Bottom Line: Since Li-Si is free from severe constriction/expansion upon delithiation/lithiation, it shows much better cyclability than Si.The feasibility of the Li-Si alloy is further examined by constructing a full-cell together with a lithium-free positive electrode.Though Li-Si alloy is too active to be mixed with binder polymers, the coating with carbon-black powder by physical mixing is found to prevent the undesirable reactions of Li-Si alloy with binder polymers, and thus enables the construction of a more practical electrochemical cell.

View Article: PubMed Central - PubMed

Affiliation: 1] Institute of Multidisciplinary Research for Advanced Materials, Tohoku University, 2-1-1 Katahira, Aoba-ku, Sendai, 980-8577, Japan [2] Division of Chemical Process Engineering, Graduate School of Engineering, Hokkaido University, N13W8 Kita-ku, Sapporo 060-8628, Japan.

ABSTRACT
Lithium-ion batteries (LIBs) are generally constructed by lithium-including positive electrode materials, such as LiCoO2, and lithium-free negative electrode materials, such as graphite. Recently, lithium-free positive electrode materials, such as sulfur, are gathering great attention from their very high capacities, thereby significantly increasing the energy density of LIBs. Though the lithium-free materials need to be combined with lithium-containing negative electrode materials, the latter has not been well developed yet. In this work, the feasibility of Li-rich Li-Si alloy is examined as a lithium-containing negative electrode material. Li-rich Li-Si alloy is prepared by the melt-solidification of Li and Si metals with the composition of Li21Si5. By repeating delithiation/lithiation cycles, Li-Si particles turn into porous structure, whereas the original particle size remains unchanged. Since Li-Si is free from severe constriction/expansion upon delithiation/lithiation, it shows much better cyclability than Si. The feasibility of the Li-Si alloy is further examined by constructing a full-cell together with a lithium-free positive electrode. Though Li-Si alloy is too active to be mixed with binder polymers, the coating with carbon-black powder by physical mixing is found to prevent the undesirable reactions of Li-Si alloy with binder polymers, and thus enables the construction of a more practical electrochemical cell.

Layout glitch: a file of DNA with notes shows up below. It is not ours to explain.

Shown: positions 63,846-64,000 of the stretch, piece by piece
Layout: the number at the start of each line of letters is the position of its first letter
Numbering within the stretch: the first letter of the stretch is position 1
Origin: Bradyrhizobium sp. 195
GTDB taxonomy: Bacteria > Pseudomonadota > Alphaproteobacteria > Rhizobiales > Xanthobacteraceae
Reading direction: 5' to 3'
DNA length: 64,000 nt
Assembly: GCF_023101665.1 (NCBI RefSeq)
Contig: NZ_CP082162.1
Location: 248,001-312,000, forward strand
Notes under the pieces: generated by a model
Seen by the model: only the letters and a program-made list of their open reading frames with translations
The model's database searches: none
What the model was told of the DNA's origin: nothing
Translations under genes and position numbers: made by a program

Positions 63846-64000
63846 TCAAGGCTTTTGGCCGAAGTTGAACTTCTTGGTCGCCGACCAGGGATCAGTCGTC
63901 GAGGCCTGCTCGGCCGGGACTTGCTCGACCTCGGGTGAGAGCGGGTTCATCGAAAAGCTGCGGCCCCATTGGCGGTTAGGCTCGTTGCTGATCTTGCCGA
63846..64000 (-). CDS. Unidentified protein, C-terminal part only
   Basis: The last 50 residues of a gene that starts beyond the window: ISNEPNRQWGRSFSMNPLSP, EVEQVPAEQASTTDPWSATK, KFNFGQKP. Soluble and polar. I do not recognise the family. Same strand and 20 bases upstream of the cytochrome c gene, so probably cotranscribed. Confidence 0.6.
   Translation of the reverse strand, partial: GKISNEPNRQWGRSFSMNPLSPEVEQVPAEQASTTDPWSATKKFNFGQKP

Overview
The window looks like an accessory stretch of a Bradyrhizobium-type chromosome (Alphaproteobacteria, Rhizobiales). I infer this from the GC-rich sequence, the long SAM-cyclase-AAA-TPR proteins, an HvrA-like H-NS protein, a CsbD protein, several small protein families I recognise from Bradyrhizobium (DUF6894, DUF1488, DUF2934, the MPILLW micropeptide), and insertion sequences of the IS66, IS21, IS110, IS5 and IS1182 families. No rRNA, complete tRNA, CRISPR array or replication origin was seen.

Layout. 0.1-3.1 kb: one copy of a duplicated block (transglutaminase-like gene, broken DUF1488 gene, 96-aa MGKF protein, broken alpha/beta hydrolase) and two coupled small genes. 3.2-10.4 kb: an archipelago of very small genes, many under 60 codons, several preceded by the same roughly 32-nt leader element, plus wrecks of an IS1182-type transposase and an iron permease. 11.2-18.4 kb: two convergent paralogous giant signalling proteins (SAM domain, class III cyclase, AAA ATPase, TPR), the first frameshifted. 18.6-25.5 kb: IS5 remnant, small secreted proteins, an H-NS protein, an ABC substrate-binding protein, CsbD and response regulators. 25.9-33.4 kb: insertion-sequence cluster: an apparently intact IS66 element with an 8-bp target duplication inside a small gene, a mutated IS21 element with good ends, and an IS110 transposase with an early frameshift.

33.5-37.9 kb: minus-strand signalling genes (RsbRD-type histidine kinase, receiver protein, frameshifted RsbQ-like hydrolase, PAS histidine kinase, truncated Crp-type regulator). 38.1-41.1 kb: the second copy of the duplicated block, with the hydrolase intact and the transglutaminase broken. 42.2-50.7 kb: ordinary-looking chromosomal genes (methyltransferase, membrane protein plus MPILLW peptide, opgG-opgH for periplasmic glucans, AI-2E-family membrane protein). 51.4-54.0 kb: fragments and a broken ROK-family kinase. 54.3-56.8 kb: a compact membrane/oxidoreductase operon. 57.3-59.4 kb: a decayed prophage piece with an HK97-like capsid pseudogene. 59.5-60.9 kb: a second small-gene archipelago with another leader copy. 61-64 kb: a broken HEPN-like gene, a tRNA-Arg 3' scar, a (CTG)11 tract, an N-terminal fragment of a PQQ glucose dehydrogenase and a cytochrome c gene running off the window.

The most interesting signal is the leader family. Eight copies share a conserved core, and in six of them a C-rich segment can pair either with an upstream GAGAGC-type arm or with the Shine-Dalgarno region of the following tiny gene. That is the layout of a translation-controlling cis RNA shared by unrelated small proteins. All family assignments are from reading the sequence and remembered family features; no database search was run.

No MeSH data available.


Related in: MedlinePlus